Osteopathy is considered a complementary or alternative medicine in the UK, although the profession is regulated and requires practitioners to be qualified. Osteopaths put their hands on the body to detect tension or imbalances that are causing pain or illnesses, and use physical manipulation to re-establish equilibrium. So how do you know when to consult an osteopath? And what does osteopathy involve?
When to consult an osteopath?
For osteopaths, all problems, both physical and psychological, have consequences in the body, and an osteopath can treat and relieve aches and pains associated with:
- back ache, sciatica, tendonitis, pelvic joint anomalies, and various forms of back pain.
- asthma, obstructive chronic lung disease, pneumonia
- pain following surgery or accidents (fractures, sprains, etc.)
- pain associated with giving birth
- painful periods
- depression, high blood pressure, anxiety, stress, sleep problems, spasmophilia
- irritable bowel syndrome, colic, pancreatitis, intestinal problems, constipation, digestion difficulties, gastritis, gastric acid
- spastic cerebral palsy
- rhinitis, sinusitis, vertigo, ringing in the ears, headaches, migraines, bronchitis, asthma, bronchiolitis, ear infections
- other mobility restrictions caused by the joints, muscles or ligaments or poor functioning of the organs which can lead to a lack of equilibrium
The osteopath guides the patient towards developing good posture at work, to prevent muscular and joint problems. They also support them to relieve stress and negative thinking, which can disturb the functioning of the body.
Osteopathy aims to re-establish the body’s harmony by healing mobility problems, because according to osteopathy, the mobility of the joints and the activity of our organs is a gauge of good health.
Even if osteopathy is not widely available on the NHS, certain private health insurance packages may cover some of the costs.
What will the osteopath do during the sessions?
Osteopathy considers diverse body functions to be closely interdependent with the musculo-skeletal system. That is to say, what happens in one part of the body impacts on other parts. This is why the osteopath may manipulate areas of the body that are far from the site of the pain.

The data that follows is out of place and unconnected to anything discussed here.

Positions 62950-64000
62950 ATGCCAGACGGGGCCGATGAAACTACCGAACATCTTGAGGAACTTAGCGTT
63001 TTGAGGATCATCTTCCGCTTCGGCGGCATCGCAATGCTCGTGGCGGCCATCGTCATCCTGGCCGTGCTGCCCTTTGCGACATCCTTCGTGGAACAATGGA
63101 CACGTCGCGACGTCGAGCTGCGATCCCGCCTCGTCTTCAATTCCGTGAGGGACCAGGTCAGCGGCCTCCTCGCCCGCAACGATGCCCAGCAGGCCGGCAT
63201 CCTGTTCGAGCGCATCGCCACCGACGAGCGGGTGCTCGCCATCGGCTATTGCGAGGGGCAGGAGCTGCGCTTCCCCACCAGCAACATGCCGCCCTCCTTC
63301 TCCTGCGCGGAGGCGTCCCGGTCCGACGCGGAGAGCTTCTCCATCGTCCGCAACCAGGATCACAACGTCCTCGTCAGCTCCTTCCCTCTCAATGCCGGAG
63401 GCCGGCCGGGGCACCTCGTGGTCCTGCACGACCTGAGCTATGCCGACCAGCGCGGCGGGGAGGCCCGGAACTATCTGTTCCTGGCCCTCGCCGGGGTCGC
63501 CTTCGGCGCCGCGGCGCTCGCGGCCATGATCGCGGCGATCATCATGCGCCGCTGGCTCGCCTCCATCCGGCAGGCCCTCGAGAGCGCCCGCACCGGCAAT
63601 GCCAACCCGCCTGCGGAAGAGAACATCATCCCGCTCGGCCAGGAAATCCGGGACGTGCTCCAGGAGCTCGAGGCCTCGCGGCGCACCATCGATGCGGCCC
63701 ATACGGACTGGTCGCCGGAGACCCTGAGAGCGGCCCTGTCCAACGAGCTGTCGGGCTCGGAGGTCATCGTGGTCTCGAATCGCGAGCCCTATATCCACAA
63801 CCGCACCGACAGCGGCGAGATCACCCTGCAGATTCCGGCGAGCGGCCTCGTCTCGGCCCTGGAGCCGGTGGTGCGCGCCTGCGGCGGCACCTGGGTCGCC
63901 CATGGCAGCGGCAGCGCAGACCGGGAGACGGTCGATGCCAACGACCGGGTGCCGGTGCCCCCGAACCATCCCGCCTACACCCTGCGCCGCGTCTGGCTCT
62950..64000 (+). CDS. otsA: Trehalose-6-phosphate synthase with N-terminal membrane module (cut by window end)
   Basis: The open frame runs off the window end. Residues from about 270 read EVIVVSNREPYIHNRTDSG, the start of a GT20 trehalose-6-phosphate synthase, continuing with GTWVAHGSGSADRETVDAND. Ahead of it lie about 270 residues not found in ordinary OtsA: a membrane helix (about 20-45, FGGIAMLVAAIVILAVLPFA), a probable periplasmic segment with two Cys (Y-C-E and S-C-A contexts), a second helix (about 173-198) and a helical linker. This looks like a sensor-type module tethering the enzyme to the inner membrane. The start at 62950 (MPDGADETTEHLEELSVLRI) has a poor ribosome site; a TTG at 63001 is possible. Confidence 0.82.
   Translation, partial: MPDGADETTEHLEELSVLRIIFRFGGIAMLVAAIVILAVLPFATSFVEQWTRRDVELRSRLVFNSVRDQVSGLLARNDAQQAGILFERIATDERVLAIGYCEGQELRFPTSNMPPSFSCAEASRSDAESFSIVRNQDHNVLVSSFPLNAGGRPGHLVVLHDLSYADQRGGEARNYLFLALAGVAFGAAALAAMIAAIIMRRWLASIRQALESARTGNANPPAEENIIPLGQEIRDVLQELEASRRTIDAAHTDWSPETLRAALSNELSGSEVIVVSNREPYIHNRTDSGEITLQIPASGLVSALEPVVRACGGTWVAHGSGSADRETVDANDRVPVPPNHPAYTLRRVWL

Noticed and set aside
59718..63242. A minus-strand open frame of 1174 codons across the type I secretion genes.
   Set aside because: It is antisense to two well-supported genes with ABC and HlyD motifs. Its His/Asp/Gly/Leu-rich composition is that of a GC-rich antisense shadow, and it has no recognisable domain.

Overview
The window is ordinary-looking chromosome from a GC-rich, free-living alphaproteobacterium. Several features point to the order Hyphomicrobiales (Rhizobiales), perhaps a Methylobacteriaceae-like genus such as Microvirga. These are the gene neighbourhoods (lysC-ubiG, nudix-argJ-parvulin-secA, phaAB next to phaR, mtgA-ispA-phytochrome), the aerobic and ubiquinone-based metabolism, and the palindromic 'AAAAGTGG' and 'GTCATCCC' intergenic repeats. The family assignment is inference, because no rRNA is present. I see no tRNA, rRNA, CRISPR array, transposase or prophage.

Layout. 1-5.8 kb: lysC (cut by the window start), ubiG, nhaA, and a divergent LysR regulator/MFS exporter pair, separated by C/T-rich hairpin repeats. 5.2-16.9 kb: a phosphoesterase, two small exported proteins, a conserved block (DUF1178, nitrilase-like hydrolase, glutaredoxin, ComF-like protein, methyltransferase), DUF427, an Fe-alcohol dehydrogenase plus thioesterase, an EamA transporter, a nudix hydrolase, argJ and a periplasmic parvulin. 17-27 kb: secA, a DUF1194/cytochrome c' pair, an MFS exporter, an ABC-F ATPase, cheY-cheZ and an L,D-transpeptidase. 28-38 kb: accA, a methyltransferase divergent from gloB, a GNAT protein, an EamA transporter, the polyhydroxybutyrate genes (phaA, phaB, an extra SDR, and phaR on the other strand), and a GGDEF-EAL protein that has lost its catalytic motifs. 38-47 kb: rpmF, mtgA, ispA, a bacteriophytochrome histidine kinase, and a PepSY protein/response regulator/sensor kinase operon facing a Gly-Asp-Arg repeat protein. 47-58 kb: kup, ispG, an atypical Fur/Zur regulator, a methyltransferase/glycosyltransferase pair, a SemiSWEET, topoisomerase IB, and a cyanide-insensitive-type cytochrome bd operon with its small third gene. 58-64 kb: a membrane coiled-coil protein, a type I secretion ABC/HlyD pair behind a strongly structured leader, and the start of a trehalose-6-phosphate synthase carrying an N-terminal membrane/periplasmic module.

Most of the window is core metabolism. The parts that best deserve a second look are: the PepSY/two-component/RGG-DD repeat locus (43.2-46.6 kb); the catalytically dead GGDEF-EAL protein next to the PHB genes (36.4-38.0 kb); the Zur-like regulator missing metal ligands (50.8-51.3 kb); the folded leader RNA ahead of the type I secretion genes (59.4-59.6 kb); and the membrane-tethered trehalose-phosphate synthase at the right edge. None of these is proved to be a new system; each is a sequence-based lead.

Finally, in osteopathy, the role of the blood vessels is essential. For a well irrigated and fully functioning body, it is important that the arteries are not congested or suffering from cell degeneration. This is why it is considered important to repair them and work on any points of pressure or blockages which restrict mobility in certain tissues, organs, muscles or joints.
Primary respiratory mechanism
In osteopathy, the primary respiratory mechanism relates to the rhythmic pulses of the body, the involuntary expansion and retraction movements that are produced even when the body is asleep. According to the teachings of osteopathy, when a person’s primary respiratory mechanism is deficient, they will lack vitality and feel a heaviness in their bodies and in their thinking.
With the help of very gentle manual manipulation, often performed on the skull, the osteopath will seek to “refocus” the bones and the body to help the primary respiratory mechanism get back into rhythm. These techniques are referred to as “cranial manipulations”.
Other osteopathy techniques
Here are 3 other categories of the main osteopathy manipulation techniques:
- functional manipulation, allowing the therapist to mobilise the relevant tissues (muscles, joints, etc.) and to induce sufficient relaxation to allow for an injury to heal itself.
- structural manipulation, aimed at applying pressure to a certain structure, for example, to free a trapped vertebrae. Although it is not painful, you may hear a cracking sensation.
- organ manipulation, which aims to get the organs working to their max (the intestines, the liver, the spleen, the lungs, etc.), which could be linked to certain functional problems.